CORONAVIRUS

Experts warn against relaxing safety measures as coronavirus outbreaks spread in Spain

The country recorded its highest number of new daily infections in three weeks, and there is concern an increasingly cavalier attitude towards the pandemic could lead to a second wave

A crowd spontaneously celebrating Saint John's Eve in Ciutadella, Menorca even though official festivities had been cancelled by local authorities.
A crowd spontaneously celebrating Saint John's Eve in Ciutadella, Menorca even though official festivities had been cancelled by local authorities.DAVID ARQUIMBAU SINTES / EFE

Meetings with friends, family reunions, senior residences, hospitals, agricultural companies, slaughterhouses and imported cases. The dozen or so coronavirus outbreaks active in Spain do not follow a single pattern. The virus is out there, taking advantage of any opportunity to infect others.

Medical experts say the country is not seeing anything unexpected: they knew that outbreaks would occur. What’s important, they say, is controlling them in time. But these experts are concerned about the public’s increasingly relaxed attitude towards prevention measures. This attitude, they warn, could lead the pandemic to escalate out of control.

The coronavirus outbreaks are reflected in the data. The report from the Spanish Health Ministry on Wednesday showed the highest number of new daily infections in three weeks: 196, without taking into account the figures from Castilla-La Mancha, which could not be added due to technical problems. One has to go back to June 3 to find a worse number: 219. Although Madrid recorded the highest number of new cases (50), Aragón has seen the biggest spike in infections, with 49 cases recorded in 24 hours. This is the region where an outbreak of coronavirus has forced four comarcas – administrative regions smaller than provinces – to move back to Phase 2 of the government’s deescalation plan.

It gives us the impression that we were unable to communicate the seriousness of the situation
Pedro Rascado, Semicyuc

“Outbreaks are to be expected and they can be overcome as long as they are controlled and limited, which depends on public healthcare systems,” explains Rafael Manuel Ortí Lucas, the president of the Spanish Association of Preventive Medicine, Public Health and Hygiene. “They have to be ready to track down contacts and the system we have is not perfect. While [outbreaks] are limited to a slaughterhouse, a certain neighborhood with special characteristics, a hospital where a patient could be infected, they are acceptable; this is what is happening and it is foreseeable.”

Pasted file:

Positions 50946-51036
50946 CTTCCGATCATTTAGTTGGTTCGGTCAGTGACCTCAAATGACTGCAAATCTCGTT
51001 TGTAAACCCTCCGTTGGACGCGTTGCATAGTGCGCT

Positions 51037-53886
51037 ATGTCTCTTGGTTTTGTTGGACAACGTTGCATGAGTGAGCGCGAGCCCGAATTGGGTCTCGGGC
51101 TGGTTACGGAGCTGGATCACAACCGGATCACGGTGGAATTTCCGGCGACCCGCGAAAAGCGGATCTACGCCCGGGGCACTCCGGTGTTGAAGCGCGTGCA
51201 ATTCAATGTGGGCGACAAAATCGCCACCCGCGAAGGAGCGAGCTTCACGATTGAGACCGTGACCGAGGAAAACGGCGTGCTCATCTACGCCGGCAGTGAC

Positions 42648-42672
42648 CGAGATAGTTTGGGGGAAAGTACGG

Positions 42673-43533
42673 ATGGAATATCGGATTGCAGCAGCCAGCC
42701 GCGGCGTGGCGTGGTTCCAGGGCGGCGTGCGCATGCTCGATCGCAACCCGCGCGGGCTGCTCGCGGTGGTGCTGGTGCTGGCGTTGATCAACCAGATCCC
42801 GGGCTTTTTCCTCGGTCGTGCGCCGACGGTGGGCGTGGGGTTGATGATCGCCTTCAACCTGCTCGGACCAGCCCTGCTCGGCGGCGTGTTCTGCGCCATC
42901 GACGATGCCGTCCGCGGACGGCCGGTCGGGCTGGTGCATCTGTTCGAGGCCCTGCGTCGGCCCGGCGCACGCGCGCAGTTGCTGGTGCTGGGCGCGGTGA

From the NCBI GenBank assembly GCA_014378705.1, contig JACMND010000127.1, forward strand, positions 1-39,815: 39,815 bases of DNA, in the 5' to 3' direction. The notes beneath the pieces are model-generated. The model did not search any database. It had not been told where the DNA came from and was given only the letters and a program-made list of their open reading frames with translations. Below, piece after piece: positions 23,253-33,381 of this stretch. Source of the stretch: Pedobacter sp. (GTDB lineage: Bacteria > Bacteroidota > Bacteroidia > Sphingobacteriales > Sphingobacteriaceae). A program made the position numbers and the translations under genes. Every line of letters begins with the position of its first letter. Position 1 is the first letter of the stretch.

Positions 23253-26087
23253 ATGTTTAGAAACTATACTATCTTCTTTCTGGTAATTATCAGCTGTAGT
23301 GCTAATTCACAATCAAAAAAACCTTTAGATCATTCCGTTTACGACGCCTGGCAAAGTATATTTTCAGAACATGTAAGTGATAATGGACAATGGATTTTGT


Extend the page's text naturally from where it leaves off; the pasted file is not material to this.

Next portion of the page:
But the expert warns: “What worries us is if [the outbreak] escapes to the community via parties, outdoor drinking sessions, events, social gatherings in neighborhoods or summer festivities, and it is not detected by the public health system, which will be less well staffed in the summer.”

If this were to happen, an outbreak would turn into uncontrolled community transmission, which would lead to a second wave of the pandemic, as is currently happening in South Korea. In other countries that have seen a rise in cases, this situation does not apply because they are still in the first wave, according to the experts.

In Ortí‘s opinion, although the public has generally responded well to the coronavirus safety measures, “we are seeing a certain relaxation.”

“The risk of the disease remains and it seems like that is sometimes forgotten,” agrees Pedro Gullón, from the Spanish Epidemiology Association. Pedro Rascado, the coordinator of the Covid-19 contingency plan at the Spanish Association of Critical, Intensive and Coronary Medicine (Semicyuc), is also concerned about some people’s behavior: “It gives us the impression that we were unable to communicate the seriousness of the situation.”

Outbreak: a group of three or more cases

A protocol from the Spanish Health Ministry defines an outbreak as “any group of three or more confirmed or probable cases with an active infection in which an epidemiological link has been established.” Despite this definition, which was made on June 16, each regional authority has their own way of referring to these groupings. In Andalusia, for example, the regional government denies that it has any outbreaks – its health chief, Jesús Aguirre, instead uses the English word “clusters” even though they meet the Health Ministry’s definition of an outbreak.

Regional authorities, following their own criteria, are the ones who decide whether or not to announce an outbreak. The central Health Ministry presents the aggregated data every few days at a government press conference. At the last conference on Monday, Fernando Simón, the director of the Health Ministry’s Coordination Center for Health Alerts, announced that 12 of the 36 outbreaks detected in Spain since the beginning of the deescalation process remained active.

The ministry has decided not to identify the provinces where the outbreaks are active, nor how many positive cases each one has. The data “fluctuates a lot and some regions are more sensitive than others when it comes to defining them [outbreaks],” explains a ministry spokesperson. Although regional authorities report each outbreak to the ministry, this data is centralized and not made public, meaning it is up to the regions to show transparency over this public health issue.